By Brad Cleveland, Protomold
With vast amounts of revenue riding on virtually any new product brought to market, the cost of prototyping is not likely to be anyone’s first consideration in directing the development process. Still, cost matters; just ask your CFO.
Of course, the biggest cost you could possibly incur is that of bringing a poorly conceived or badly executed product to market. It could exceed everything you’ve spent on development, production, and marketing, not to mention lasting damage to your company’s reputation and position in the market. Another significant cost is the delay incurred by having to backtrack if problems are caught late in the development process due to inadequate prototyping. The costs we’re addressing here, however, are the simple, up-front costs of various prototyping methods.
The graph at the right represents the relative costs of the three prototyping options: Cut (e.g. CNC milling), Mold (e.g. rapid injection molding) and Build (e.g. 3D printing). The greatest disparity comes with the very first prototype: 3D printing is somewhat less expensive than CNC machining, and rapid injection molding, due to the cost of mold milling, is significantly more costly than either of the other two. The exact trajectory of each of the trend lines will, of course, depend on the material being used and the complexity of the part.
Because it has low fixed costs, the total cost of 3D printing starts low and climbs at a steady rate. The last copy costs the same as the first with no economies of scale.
Like 3D printing, CNC machining also has low fixed costs and total cost rises at a steady rate. Typically the cost of each machined part will be somewhat higher than that of a similar part produced by an additive process.
The cost of rapid injection molding is relatively high for the first 25 parts but climbs far less steeply than the cost of CNC or 3D printing.
Clearly, the relative cost per part will depend largely on the total number of parts required, and this will affect the way each method is used. For example, in the earliest phase of development, when the likelihood of change is great and parts are being made in small quantities, RP may be the ideal method. In the early phases of functional testing, when material properties are critical, developers might switch to CNC machining despite the somewhat higher cost per part. And finally, when a lot of parts are needed for extensive laboratory or market testing, rapid injection molding will be the most cost-effective alternative. And, of course, rapid injection molding is a very affordable approach for moderate-volume production or for bridge tooling while steel molds are being made.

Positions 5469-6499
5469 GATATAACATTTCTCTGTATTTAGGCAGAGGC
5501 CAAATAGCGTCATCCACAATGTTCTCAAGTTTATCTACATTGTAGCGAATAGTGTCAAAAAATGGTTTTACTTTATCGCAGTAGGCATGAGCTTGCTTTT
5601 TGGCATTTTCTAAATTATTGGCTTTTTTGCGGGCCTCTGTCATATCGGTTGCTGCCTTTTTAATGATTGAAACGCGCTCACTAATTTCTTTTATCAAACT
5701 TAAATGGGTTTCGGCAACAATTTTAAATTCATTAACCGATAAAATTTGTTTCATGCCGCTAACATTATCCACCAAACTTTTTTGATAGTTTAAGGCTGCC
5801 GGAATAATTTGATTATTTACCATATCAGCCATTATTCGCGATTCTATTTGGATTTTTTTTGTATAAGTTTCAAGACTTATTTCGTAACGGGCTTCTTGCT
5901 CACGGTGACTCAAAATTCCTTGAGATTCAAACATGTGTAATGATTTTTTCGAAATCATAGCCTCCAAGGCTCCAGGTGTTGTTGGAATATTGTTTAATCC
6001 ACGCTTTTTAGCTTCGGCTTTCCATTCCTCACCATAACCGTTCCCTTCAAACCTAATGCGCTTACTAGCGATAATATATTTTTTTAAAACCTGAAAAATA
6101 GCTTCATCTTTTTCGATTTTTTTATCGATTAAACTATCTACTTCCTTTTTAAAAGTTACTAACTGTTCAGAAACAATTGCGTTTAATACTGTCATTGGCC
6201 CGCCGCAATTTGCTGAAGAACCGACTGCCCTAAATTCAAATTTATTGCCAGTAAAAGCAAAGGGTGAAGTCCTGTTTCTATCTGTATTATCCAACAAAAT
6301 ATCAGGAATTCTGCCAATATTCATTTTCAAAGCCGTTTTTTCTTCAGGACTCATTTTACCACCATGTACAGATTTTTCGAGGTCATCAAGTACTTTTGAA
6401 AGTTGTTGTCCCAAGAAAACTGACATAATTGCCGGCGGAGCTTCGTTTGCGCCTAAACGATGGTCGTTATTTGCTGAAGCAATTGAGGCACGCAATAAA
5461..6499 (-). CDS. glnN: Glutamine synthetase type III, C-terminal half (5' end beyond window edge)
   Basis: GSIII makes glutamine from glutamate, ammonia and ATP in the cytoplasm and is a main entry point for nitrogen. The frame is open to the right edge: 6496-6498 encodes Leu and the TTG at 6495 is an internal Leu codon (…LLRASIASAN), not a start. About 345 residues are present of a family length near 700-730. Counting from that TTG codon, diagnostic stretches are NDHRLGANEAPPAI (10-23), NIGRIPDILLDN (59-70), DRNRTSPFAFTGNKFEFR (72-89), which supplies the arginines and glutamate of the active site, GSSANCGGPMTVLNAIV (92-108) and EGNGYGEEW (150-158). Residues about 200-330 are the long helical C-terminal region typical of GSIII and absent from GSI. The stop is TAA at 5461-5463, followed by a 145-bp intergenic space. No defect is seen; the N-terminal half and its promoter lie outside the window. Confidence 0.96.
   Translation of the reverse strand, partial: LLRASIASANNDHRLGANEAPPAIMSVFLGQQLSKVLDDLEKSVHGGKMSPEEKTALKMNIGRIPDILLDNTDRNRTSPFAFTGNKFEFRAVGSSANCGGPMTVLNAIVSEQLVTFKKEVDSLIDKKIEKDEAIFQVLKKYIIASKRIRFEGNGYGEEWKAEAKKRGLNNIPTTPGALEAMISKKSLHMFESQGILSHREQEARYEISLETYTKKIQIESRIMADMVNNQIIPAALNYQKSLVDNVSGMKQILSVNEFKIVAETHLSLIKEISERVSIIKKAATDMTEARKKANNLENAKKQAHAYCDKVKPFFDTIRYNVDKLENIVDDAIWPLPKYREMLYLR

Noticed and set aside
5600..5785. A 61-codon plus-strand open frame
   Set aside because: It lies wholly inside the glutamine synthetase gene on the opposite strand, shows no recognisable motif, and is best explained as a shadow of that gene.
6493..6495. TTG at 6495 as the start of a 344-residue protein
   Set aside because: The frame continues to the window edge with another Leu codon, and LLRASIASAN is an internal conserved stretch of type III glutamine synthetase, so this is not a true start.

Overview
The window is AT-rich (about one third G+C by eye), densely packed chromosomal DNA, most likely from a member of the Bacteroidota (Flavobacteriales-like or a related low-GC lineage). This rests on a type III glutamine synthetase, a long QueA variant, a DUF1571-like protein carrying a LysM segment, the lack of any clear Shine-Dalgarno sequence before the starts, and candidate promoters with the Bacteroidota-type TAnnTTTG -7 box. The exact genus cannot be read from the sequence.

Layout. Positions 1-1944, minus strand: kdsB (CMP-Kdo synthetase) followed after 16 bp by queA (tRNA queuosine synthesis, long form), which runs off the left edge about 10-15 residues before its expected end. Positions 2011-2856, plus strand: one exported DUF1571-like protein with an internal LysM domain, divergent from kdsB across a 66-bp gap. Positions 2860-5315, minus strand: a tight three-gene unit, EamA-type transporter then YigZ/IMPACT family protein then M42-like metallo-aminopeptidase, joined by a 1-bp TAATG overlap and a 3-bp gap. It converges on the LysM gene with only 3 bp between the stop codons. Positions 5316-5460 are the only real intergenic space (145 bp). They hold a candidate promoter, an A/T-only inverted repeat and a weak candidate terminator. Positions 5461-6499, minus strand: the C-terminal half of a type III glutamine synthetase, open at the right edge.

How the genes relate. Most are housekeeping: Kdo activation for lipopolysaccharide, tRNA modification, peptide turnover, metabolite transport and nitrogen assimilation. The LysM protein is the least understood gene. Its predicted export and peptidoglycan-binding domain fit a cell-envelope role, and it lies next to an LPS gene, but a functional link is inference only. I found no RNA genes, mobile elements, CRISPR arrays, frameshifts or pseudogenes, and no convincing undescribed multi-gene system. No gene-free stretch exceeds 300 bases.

|Cut, Mold, or Build|
|Part I||Three Ways to Make a Horse|
|Part II||Comparative Strength and Finish|
|Part III||Comparative Speed|
|Part IV||Comparative Cost|
About the Author
|Brad Cleveland, President and CEO
The Protomold Company, Inc.
1757 Halgren Rd.
Maple Plain, MN 55359 – USAPhone: 763 479 3680
Fax: 763 479 2679
|Brad Cleveland has been the president and CEO of The Protomold Company, Inc. since November of 2001. Prior to Protomold he was cofounder and vice president of AeroMet Corporation, a laser additive manufacturing company and subsidiary of MTS Systems Corporation.Protomold®, a Proto Labs service, is the world’s fastest source for custom injection molded parts. The company fills a unique niche in the manufacturing of plastic parts, using a combination of advanced, proprietary software and sophisticated equipment to produce prototype and low volume runs of custom injection molded parts. The material properties of Protomold’s real molded parts surpass those of parts produced by additive prototyping processes. At the same time, delivery is faster and costs are lower than those associated with traditional injection molding.|
The views, opinions and technical analyses presented here are those of the author, and are not necessarily those of UL, ULProspector.com or Knowledge.ULProspector.com. While the editors of this site make every effort to verify the accuracy of its content, we assume no responsibility for errors made by the author, editorial staff or any other contributor. All content is subject to copyright and may not be reproduced without prior authorization from Prospector.